Studies of pomegranates, “the fruit of the gods,” are increasingly revealing why they are so beneficial. Urolithin A, derived from pomegranates, and its synthetic equivalent could help treat inflammatory bowel disease, according to a new study.
The Centers for Disease Control and Prevention (CDC) suggest that around 3 million adults in the United States had a form of inflammatory bowel disease (IBD) in 2015.
IBD refers to two different conditions — Crohn’s disease and ulcerative colitis — that are characterized by the long-term inflammation of the gastrointestinal tract, which includes the esophagus, stomach, and intestines.
In a new study, researchers from the University of Louisville in Kentucky identified a natural compound that could help improve IBD treatments. The researchers also explain the mechanisms through which it most likely fights IBD symptoms.
The compound, called urolithin A (UroA), is a metabolite produced as a result of the interaction of gut bacteria and certain polyphhenols present in pomegranates and some other fruits — particularly berries.
Specifically, ellagic acid — which is present in pomegranates and berries, such as blackberries, raspberries, and strawberries — interacts with the INIA P815 strain of Bifidobacterium pseudocatenulatum in the gut, thereby releasing UroA.
This compound also has a synthetic equivalent called UAS03, which has the same, if not a stronger, therapeutic effect in the case of IBD.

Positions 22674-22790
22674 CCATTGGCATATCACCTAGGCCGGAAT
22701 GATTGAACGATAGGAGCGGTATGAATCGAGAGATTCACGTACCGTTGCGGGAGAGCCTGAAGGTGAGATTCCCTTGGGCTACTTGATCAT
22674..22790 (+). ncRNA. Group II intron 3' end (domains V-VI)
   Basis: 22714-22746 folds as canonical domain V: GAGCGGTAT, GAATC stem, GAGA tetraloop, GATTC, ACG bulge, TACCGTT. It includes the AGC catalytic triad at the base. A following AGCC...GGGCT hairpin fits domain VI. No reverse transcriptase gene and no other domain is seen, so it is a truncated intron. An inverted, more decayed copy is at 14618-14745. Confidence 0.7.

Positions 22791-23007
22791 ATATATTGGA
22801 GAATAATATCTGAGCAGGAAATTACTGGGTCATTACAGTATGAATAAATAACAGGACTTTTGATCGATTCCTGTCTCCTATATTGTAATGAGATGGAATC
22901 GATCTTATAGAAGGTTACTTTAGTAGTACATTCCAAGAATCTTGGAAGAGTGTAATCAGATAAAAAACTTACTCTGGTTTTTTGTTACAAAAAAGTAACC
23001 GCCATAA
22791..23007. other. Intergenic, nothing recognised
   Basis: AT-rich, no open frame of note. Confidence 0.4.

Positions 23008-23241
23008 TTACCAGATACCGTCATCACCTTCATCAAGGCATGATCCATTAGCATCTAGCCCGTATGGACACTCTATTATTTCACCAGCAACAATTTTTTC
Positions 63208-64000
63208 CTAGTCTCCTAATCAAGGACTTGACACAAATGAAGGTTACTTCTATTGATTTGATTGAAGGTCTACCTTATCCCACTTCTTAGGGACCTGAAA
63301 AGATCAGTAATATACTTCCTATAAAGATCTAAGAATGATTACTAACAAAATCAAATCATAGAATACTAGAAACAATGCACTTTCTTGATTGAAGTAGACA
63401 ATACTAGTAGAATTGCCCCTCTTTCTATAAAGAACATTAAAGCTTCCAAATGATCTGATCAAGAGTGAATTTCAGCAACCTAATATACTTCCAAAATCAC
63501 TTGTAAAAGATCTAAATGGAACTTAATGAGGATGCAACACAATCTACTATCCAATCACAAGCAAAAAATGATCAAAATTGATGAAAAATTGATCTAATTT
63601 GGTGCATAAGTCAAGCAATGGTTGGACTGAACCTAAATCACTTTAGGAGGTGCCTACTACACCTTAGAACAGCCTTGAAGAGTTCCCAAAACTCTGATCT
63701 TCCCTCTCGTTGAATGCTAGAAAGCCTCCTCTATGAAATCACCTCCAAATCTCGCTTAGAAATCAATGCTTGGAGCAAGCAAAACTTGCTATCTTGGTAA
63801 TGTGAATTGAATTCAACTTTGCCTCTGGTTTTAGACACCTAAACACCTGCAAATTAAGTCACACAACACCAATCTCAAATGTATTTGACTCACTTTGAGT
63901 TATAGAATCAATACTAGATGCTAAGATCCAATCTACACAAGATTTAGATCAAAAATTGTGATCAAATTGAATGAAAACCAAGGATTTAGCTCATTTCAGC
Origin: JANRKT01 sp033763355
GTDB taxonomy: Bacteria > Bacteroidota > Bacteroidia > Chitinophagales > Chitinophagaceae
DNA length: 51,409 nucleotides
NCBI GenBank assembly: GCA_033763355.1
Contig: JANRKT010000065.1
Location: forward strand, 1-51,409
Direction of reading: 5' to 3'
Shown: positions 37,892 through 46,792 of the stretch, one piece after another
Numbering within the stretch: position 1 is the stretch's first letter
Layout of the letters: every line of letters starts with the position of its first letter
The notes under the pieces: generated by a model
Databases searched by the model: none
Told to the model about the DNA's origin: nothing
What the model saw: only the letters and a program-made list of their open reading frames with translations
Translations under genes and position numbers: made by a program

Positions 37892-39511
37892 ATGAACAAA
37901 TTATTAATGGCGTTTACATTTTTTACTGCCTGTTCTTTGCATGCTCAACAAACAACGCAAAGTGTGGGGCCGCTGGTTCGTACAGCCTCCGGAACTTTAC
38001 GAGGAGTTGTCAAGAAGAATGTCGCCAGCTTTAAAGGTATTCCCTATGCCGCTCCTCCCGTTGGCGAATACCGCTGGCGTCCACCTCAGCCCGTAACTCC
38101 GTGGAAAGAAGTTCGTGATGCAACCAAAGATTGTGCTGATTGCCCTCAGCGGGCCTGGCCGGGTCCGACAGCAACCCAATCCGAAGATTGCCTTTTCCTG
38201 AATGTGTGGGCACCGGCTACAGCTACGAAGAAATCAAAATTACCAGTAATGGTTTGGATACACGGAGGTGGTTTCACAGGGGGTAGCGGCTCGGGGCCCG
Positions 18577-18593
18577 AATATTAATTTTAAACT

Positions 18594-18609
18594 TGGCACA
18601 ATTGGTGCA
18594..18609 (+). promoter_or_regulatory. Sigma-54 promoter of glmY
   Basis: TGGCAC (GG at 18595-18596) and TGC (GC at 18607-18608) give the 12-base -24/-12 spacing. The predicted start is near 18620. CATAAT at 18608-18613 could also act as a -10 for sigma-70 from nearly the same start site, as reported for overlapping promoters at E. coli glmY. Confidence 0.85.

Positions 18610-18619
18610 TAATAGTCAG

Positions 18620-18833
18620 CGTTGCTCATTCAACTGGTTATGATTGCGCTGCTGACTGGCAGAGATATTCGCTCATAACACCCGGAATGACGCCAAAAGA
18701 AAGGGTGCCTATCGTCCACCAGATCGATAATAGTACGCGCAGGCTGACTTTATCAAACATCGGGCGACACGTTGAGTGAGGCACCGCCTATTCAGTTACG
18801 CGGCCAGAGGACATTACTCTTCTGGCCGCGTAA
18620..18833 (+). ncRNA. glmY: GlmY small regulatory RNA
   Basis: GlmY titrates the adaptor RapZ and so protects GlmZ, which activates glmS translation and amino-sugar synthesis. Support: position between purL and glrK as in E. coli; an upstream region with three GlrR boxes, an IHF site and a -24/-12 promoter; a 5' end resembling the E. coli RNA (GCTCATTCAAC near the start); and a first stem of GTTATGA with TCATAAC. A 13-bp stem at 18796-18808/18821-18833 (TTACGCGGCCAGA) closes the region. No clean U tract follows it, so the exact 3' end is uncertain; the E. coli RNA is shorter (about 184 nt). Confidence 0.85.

The researchers report their recent findings in a study paper in the journal Nature Communications.
Previous research indicating that UroA has multiple health benefits made the researchers keen to look into the substance’s potential in the context of IBD treatments.
“Previous studies demonstrated inhibitory activities of urolithins in inflammation, proliferation, and aging in various models,” the researchers write.
In this new study, they used a mouse model to study the way in which UroA and UAS03 could help with IBD. Their investigation revealed that both compound versions reduce inflammation in the gut by acting on the “bridges” between the cells that make up the tissue lining the gut.
UroA and UAS03 tighten these cell junctions, thus preventing toxins from passing through and causing inflammation.
“The general belief thus far in the field is that urolithins exert beneficial effects through their anti-inflammatory, anti-oxidative properties,” says first study author Rajbir Singh.
“We have,” he explains, “for the first time discovered that their mode of function also includes repairing the gut barrier dysfunction and maintaining barrier integrity.”
Still, though the researchers encourage the consumption of pomegranates and other fruit that may lead to the release of UroA in the gut, they explain that this is no guarantee that IBD symptoms will not appear or that they will lessen.
This is most likely because the bacteria that assist in the production of this metabolite may not be present at the same level — or sometimes may not be present at all — in some people’s gut microbiota.
So, partly for this reason, the researchers suggest that synthetic UAS03 may be more reliable and effective in the treatment of certain forms of IBD, such as acute colitis. UAS03 also has a more stable form compared with UroA.
According to the lead researcher Venkatakrishna Rao Jala, “Microbes in our gut have evolved to generate beneficial microbial metabolites in the vicinity of the gut barrier.”
“However, this requires that we protect and harbor the appropriate gut microbiota and consume a healthy diet. This study shows that direct consumption of UroA or its analog can compensate for a lack of the specific bacteria responsible for production of UroA and continuous consumption of pomegranates and berries.”
Venkatakrishna Rao Jala
In the future, the team aims to conduct further studies confirming the mechanisms accessed by UroA and UAS03, as well as their protective role in IBD.